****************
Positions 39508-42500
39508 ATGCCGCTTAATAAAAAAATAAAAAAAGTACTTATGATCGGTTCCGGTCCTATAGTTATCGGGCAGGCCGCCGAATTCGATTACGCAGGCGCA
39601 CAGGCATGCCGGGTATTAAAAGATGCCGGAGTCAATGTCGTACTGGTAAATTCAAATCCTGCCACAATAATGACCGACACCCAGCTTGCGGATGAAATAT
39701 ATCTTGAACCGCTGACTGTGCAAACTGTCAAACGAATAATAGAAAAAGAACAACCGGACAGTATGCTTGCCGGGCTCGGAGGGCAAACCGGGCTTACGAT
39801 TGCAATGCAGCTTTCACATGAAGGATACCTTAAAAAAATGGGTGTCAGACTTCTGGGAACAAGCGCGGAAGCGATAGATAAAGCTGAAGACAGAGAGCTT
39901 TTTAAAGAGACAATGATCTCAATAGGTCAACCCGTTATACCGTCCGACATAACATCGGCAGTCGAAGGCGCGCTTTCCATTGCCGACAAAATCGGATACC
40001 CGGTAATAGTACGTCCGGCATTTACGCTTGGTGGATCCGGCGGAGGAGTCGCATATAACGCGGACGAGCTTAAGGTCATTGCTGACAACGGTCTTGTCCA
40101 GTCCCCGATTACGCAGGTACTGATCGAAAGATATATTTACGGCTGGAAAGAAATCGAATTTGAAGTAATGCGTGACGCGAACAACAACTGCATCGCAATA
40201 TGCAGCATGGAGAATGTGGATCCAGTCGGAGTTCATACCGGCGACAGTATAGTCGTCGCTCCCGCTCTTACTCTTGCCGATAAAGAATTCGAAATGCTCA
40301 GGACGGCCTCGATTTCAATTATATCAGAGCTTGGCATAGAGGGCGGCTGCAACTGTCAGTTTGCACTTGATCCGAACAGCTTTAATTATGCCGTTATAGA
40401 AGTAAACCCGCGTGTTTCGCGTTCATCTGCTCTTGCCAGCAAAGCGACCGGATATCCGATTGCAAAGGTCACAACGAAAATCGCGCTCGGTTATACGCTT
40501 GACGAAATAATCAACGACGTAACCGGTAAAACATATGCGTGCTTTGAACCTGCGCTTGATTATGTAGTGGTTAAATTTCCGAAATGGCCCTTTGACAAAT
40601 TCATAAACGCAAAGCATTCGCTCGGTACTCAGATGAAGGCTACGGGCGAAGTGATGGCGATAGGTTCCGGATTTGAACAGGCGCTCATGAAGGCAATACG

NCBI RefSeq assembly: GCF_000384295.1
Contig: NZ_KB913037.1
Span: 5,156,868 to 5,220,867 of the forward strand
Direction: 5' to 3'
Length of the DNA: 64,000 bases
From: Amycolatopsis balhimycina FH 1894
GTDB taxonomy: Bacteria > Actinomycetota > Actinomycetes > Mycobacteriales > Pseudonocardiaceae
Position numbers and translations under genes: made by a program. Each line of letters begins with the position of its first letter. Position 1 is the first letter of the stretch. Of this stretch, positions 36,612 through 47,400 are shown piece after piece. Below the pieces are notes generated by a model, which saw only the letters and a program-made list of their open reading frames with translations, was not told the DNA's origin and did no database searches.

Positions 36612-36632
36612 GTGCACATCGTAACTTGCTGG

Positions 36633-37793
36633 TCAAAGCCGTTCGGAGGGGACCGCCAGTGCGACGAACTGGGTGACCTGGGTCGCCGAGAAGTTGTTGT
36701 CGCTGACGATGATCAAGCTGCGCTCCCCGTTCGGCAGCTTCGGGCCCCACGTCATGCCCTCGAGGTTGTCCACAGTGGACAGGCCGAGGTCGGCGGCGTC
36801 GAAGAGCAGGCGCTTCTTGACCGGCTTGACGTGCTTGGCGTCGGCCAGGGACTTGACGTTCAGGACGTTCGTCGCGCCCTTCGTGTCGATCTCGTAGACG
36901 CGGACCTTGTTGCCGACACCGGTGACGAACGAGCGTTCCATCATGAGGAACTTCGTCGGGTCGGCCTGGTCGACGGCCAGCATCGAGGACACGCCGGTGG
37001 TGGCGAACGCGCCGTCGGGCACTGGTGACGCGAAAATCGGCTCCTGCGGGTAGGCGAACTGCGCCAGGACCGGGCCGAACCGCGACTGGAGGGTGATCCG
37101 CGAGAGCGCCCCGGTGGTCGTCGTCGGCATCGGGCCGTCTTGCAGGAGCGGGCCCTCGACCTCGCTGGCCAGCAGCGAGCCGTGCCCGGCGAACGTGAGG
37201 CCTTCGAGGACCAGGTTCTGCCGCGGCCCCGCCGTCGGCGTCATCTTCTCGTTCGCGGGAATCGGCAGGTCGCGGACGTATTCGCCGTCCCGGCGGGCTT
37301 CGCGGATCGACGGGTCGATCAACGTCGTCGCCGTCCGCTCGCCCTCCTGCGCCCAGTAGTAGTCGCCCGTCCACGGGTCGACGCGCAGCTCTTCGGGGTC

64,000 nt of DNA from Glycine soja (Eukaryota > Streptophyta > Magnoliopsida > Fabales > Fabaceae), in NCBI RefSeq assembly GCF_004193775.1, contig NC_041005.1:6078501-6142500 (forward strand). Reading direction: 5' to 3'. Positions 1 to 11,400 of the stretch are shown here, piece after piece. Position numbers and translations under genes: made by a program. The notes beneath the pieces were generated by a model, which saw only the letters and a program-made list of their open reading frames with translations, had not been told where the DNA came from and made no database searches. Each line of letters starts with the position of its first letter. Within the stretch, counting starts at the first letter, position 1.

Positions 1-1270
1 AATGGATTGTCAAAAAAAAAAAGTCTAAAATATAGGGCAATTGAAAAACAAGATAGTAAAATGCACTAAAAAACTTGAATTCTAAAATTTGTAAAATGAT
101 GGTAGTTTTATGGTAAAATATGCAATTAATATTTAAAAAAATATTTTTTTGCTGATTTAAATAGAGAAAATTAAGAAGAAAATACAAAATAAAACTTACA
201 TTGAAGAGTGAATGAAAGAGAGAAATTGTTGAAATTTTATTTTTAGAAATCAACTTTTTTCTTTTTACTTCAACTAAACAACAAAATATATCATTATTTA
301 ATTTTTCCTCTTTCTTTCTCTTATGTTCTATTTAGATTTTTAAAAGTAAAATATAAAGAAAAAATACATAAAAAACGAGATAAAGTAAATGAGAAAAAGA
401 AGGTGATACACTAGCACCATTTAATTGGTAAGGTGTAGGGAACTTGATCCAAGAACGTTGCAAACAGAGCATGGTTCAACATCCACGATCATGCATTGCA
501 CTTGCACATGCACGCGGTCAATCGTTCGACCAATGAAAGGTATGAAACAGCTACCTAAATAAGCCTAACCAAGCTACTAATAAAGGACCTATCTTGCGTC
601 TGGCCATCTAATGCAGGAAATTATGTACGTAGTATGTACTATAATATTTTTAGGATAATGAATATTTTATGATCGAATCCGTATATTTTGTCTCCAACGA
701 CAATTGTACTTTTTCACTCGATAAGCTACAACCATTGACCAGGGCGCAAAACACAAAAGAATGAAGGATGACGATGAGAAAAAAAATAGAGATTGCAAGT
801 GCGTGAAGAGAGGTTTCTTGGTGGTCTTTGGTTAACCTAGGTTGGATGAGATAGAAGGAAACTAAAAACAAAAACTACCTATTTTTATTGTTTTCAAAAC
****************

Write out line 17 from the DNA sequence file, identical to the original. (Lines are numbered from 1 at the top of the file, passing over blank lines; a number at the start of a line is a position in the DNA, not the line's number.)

Direction: 5' to 3'